BOSTON -- Customers in the basement bar of the Cocoanut Grove nightclub laughed on the night of Nov. 28, 1942 when bartenders used seltzer bottles trying to put out a fire in an artificial palm tree.
Then a lick of flame ignited an overhead drapery.
Fire feeding on highly combustible materials rushed up the stairway into the main lounge of the labyrinthine structure.
Within minutes, hundreds were overcome by smoke, burned or trampled to death rushing for 12 exits -- a revolving door that jammed with bodies, a door that opened in, and nine that were locked or bricked up.
There were 1,000 persons packing the 600-seat lounge in one of the city's most popular night spots, including cowboy actor Buck Jones. The final death count was 492, and the Cocoanut Grove is still the worst restaurant fire in the country's history.
No official cause has ever been determined.
A busboy who lit a match for light to change a bulb in the palm tree is often blamed, but fire officials said some witnesses reported feeling the walls getting hot before that.
It took only minutes for most to die and turn the 40's night spot into a chamber of horrors and screams in the dark when the lights went out.
Some who got out later died from breathing superheated air and fumes. Some who stayed inside survived by locking themselves in a large refrigerator.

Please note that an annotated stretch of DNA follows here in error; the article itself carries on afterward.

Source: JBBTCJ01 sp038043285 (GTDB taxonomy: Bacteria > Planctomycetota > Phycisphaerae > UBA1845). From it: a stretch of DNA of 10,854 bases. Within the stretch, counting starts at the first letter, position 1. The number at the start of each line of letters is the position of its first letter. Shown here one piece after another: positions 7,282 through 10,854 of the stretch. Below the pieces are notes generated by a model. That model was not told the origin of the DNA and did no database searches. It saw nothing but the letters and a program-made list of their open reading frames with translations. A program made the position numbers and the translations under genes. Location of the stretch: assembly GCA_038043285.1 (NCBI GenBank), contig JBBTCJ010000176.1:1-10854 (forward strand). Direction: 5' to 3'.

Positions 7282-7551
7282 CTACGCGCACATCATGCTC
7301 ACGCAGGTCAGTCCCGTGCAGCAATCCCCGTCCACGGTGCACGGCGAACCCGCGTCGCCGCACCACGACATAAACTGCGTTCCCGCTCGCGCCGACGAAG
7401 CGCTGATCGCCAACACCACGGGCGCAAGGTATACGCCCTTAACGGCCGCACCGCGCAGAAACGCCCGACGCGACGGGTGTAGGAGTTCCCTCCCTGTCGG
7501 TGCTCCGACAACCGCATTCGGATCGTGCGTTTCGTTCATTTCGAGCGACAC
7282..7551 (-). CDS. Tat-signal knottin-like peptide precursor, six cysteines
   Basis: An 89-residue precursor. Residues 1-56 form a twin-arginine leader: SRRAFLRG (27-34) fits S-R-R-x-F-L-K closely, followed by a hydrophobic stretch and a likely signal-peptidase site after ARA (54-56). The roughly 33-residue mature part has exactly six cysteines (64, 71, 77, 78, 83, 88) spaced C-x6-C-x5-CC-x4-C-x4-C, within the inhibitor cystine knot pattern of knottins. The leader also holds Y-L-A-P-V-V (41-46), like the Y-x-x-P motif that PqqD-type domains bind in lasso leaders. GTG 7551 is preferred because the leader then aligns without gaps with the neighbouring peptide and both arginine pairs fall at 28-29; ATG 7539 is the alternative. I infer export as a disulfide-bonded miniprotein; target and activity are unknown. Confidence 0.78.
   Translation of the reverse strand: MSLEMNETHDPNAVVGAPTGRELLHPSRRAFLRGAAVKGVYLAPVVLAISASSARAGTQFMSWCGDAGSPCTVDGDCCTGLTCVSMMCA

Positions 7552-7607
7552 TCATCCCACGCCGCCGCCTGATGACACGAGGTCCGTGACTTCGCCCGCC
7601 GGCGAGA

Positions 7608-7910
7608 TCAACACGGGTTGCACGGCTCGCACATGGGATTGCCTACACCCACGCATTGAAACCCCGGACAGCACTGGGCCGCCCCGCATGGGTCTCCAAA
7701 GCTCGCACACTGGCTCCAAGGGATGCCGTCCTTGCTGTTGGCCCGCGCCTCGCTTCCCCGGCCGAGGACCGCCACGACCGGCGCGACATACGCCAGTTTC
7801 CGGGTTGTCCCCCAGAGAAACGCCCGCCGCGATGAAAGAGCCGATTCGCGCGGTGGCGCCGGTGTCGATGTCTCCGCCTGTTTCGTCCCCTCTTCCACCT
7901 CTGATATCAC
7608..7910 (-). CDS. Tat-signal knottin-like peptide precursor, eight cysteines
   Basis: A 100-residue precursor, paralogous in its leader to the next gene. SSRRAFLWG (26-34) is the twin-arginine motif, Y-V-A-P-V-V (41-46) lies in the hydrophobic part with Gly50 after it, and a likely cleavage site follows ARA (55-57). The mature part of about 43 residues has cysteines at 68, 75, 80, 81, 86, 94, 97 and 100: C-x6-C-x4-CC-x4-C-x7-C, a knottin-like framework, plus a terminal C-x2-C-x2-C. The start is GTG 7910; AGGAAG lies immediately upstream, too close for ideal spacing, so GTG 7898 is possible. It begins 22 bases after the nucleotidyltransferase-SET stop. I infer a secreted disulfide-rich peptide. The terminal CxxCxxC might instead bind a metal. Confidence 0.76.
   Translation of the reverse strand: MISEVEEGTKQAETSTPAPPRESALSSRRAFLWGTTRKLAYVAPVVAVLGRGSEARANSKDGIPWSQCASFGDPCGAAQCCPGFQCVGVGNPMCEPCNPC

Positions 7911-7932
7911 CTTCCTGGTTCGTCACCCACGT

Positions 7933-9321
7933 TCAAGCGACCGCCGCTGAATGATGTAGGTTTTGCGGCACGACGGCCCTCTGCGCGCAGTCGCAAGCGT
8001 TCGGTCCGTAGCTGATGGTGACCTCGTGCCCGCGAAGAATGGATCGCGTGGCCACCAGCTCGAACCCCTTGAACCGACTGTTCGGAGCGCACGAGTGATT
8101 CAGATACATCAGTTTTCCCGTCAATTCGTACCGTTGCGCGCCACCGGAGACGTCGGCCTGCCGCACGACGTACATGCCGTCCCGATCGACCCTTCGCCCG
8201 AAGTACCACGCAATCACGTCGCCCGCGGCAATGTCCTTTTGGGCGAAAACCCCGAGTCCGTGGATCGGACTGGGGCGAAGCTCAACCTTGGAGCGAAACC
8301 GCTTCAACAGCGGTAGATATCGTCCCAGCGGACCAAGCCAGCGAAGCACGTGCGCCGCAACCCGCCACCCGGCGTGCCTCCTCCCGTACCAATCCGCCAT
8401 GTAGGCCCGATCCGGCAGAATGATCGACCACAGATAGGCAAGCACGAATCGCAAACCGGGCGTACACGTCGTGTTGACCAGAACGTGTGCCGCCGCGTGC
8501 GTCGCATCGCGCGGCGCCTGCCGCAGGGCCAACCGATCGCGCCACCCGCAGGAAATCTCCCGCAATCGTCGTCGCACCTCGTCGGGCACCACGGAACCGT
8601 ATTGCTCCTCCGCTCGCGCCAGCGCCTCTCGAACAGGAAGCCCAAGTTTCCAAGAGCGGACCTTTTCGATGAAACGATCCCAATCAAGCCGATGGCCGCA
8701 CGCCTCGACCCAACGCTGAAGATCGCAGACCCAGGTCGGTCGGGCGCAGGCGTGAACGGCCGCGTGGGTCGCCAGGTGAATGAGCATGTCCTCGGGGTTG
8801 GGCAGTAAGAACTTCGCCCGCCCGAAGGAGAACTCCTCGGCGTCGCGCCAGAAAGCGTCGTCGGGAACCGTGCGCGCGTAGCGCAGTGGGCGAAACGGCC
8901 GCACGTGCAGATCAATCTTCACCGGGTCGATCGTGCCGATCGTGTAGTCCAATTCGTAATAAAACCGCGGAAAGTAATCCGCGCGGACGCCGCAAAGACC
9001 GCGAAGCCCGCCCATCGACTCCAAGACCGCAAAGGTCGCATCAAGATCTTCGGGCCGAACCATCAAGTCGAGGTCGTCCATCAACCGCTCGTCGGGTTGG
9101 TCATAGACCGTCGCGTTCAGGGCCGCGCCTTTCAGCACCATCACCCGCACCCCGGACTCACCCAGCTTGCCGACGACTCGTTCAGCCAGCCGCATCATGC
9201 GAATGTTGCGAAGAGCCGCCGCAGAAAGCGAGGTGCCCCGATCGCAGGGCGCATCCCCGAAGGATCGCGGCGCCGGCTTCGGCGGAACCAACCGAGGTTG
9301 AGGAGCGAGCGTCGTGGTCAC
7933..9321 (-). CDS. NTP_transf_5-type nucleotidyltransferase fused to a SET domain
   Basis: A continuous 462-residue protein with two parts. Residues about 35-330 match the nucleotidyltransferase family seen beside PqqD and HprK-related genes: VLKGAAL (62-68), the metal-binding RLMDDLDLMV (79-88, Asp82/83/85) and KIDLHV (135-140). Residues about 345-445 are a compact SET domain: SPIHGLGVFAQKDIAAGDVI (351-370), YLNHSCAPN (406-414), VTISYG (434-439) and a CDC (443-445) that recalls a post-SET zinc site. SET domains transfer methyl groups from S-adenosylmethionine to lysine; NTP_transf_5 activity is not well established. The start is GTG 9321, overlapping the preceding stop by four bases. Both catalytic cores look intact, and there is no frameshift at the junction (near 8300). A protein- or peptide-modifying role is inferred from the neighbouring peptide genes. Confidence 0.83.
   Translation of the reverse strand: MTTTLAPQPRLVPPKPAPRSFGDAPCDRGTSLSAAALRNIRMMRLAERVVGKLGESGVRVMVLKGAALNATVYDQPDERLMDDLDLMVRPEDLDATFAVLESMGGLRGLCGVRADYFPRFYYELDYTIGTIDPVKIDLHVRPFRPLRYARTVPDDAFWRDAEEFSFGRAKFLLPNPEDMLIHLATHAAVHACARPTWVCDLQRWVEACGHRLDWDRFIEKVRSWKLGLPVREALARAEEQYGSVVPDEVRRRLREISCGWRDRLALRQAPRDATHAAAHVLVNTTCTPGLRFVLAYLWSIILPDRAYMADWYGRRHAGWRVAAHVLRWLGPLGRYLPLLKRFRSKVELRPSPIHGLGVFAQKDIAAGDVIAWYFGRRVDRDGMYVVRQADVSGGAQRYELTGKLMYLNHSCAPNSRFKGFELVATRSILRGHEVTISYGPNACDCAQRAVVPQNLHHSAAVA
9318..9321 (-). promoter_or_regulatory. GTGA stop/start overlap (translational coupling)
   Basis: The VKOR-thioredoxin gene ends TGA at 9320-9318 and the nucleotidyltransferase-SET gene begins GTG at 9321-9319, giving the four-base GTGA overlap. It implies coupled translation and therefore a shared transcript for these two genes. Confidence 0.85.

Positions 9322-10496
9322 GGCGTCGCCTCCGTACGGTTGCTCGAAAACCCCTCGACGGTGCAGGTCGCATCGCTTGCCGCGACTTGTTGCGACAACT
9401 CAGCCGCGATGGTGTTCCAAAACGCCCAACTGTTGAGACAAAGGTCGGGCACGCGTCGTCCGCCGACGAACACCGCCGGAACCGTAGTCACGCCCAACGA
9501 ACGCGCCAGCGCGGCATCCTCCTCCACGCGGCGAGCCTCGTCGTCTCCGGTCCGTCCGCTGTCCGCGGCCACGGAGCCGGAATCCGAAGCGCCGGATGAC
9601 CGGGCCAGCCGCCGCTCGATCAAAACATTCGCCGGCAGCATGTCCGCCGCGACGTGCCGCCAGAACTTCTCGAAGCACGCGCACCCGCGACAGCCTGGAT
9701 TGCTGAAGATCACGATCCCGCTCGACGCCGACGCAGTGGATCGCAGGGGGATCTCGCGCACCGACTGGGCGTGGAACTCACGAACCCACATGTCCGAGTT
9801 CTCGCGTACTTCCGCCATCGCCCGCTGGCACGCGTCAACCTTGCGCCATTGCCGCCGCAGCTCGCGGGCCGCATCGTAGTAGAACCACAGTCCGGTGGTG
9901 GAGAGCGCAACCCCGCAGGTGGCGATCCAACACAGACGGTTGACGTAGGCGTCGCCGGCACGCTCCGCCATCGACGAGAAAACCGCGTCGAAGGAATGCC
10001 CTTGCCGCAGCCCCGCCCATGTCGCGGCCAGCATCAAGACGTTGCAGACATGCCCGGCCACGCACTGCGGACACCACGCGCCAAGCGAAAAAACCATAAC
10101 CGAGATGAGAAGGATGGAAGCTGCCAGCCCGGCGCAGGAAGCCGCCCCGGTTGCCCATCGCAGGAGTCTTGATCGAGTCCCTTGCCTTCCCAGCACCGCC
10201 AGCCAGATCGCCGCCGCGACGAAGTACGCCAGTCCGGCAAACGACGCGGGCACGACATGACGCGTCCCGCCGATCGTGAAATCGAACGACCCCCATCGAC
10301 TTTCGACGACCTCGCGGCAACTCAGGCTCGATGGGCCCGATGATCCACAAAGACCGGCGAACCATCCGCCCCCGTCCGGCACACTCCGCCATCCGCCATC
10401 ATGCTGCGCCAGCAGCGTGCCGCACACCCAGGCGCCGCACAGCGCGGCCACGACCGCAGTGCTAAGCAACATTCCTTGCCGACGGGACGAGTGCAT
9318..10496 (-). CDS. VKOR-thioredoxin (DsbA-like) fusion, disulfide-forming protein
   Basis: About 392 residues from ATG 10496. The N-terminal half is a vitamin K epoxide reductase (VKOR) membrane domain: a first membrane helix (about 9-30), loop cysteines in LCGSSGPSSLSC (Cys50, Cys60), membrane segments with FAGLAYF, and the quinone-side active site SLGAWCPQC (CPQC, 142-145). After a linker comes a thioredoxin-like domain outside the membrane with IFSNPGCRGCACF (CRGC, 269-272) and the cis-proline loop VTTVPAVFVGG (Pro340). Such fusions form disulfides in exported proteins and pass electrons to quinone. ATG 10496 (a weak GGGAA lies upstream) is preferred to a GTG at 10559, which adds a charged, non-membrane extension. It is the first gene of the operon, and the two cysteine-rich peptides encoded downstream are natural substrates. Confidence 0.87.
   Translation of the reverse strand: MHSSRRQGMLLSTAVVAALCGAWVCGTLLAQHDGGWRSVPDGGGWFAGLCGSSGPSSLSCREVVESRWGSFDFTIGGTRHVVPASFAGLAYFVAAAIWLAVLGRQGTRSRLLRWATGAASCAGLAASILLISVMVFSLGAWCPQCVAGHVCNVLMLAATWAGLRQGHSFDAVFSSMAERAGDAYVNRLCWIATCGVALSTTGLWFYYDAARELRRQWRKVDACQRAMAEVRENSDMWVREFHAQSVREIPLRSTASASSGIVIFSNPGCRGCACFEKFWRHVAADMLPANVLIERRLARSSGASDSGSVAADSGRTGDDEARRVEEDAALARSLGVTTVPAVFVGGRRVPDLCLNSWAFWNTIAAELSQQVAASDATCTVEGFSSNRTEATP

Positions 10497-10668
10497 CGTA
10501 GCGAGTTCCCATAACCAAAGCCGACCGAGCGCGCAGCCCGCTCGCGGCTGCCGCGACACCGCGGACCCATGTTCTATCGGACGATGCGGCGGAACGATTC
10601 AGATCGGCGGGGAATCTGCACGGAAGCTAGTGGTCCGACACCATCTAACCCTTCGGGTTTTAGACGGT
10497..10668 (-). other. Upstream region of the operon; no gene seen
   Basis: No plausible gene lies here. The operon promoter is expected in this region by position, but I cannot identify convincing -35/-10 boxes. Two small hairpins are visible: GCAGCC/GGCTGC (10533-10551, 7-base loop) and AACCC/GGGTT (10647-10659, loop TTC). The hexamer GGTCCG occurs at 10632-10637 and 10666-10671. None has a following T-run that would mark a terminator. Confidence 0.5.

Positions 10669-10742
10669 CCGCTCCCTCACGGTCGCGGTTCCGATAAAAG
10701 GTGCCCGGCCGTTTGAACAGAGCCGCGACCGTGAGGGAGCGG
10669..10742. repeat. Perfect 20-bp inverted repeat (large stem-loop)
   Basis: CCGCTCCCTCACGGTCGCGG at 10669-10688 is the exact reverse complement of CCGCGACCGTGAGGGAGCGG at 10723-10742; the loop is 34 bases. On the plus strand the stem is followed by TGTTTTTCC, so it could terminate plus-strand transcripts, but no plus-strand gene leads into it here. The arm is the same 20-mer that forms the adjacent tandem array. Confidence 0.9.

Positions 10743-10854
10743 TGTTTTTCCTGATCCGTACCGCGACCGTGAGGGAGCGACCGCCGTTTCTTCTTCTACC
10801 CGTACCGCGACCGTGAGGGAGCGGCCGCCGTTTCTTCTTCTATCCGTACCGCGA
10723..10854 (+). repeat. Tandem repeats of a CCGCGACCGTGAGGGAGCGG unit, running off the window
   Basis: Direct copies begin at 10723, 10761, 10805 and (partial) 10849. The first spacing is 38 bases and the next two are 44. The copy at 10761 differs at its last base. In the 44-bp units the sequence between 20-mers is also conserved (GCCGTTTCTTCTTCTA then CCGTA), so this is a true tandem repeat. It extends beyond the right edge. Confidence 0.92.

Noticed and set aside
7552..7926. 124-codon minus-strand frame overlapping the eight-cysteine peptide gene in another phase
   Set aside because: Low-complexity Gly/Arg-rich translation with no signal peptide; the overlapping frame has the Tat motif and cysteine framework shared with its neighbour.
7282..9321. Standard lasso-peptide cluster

The victims were mostly overcome by smoke, and panic when fire roared along fabric ceilings and cut off escape.
Now, 39 years later, 'the only thing we could come up with,' said Boston Fire Lt. John Vahey, 'is an official finding of undetermined.'
Seven years ago, Vahey wrote the last report. He said one witness gave a story most agreed with. 'He saw the flames come up the corridor and run right across the ceiling and the flames dipped down into the only exit he could see.'
That was the jammed main door. There were other code violations and structural problems that made the Cocoanut Grove an inferno -- false walls and amateurish wiring, and a boarded over plate glass window in front.
The first firefighters smashed that window and let about 200 people escape, but later found 100 bodies piled up behind a door that was hinged to swing inward instead of outward.
Ed Hagerty was working on an engine company at an auto fire near the Cocoanut Grove shortly before 10 p.m. that night when a man without a hat came running over to say the night spot was on fire.
'When I got there they were dragging this girl across the street. She had jumped from the second floor. She was one of the performers. She was one of the lucky ones,' said Hagerty, 71, and now retired.
'I'll never forget as long as I live. There were bodies criss-crossed against the door, it was completely blocked,' he recalled Friday.
In 1962, Robert Moulton of the Boston based National Fire Protection Association wrote a definitive report in which he blamed the lack of exits, and revolving door where 200 bodies were found, as the reasons for the high death count.
'So rapid was the travel of fire and noxious gases that many apparently collapsed at their tables without even making a move toward the exits,' he wrote.
Boston College plays its traditional rival Holy Cross on Saturday to end the college football season for the two teams. On the Saturday of Nov. 28, 1942, Holy Cross ended B.C.'s hopes of an undefeated season with a 55-12 win.
The 1942 upset also ended plans for a victory celebration -- at the Cocoanut Grove.